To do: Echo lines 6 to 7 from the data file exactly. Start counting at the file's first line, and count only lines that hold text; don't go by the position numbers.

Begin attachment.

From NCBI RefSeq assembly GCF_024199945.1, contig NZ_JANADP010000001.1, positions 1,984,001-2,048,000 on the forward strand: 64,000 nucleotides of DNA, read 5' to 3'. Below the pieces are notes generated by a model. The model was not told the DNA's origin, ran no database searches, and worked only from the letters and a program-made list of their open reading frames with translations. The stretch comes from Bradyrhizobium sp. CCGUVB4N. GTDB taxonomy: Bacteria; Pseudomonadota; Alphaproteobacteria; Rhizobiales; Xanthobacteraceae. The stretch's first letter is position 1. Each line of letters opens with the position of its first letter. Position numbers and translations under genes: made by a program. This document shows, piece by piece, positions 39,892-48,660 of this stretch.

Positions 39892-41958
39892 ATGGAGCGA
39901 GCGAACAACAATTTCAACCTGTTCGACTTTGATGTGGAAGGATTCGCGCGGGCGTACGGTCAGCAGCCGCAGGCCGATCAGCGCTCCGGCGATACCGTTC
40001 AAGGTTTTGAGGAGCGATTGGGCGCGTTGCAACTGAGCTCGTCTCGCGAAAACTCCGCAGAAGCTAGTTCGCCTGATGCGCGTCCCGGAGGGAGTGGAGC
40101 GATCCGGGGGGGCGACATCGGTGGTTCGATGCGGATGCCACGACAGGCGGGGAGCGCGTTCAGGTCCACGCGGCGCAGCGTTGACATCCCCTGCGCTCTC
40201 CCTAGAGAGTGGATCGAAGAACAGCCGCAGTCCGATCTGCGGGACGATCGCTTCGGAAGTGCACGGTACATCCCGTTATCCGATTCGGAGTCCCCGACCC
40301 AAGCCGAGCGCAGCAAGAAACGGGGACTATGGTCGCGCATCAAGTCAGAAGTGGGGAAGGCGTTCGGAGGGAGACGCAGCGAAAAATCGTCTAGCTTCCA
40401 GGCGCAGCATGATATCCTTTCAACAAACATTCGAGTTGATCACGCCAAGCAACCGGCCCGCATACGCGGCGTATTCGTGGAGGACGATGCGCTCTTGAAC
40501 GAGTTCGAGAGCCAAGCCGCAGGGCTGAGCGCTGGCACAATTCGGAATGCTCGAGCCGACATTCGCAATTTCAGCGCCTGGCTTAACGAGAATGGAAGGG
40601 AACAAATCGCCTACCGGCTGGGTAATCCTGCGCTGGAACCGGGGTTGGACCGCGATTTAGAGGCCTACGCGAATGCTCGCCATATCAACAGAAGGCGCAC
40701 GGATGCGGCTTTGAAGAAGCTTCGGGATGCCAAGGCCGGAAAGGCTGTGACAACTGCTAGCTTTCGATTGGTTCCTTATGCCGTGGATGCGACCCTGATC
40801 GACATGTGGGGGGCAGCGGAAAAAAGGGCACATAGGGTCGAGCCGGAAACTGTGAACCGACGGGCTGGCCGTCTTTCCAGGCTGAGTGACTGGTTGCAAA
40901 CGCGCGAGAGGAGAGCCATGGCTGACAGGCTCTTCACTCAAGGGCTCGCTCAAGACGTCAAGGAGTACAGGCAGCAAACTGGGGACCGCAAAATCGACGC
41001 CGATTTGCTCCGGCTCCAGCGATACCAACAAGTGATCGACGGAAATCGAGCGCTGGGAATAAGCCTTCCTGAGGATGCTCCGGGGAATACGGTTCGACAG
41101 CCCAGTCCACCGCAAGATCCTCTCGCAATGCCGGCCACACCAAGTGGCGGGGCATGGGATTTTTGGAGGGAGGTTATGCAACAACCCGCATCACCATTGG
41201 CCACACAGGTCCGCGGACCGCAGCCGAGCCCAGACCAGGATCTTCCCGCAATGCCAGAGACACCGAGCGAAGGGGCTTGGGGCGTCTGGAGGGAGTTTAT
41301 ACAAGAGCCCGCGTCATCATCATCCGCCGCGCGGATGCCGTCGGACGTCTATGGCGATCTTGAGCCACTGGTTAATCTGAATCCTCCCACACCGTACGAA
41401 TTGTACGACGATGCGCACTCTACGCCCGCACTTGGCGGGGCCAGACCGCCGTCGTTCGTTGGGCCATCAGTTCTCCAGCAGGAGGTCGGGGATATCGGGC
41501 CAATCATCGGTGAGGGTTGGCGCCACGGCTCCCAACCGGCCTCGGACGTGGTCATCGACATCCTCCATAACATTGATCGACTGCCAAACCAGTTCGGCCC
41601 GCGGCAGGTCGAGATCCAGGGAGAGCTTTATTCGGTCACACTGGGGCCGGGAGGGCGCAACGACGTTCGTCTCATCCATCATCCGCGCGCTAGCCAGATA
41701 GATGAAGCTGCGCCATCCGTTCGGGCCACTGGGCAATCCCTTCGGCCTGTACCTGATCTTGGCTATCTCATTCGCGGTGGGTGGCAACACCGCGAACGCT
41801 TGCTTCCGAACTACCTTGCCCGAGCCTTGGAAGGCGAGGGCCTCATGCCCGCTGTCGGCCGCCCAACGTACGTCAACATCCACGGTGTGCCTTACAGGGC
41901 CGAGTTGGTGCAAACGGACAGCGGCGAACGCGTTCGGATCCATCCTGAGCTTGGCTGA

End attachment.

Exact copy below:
40101 GATCCGGGGGGGCGACATCGGTGGTTCGATGCGGATGCCACGACAGGCGGGGAGCGCGTTCAGGTCCACGCGGCGCAGCGTTGACATCCCCTGCGCTCTC
40201 CCTAGAGAGTGGATCGAAGAACAGCCGCAGTCCGATCTGCGGGACGATCGCTTCGGAAGTGCACGGTACATCCCGTTATCCGATTCGGAGTCCCCGACCC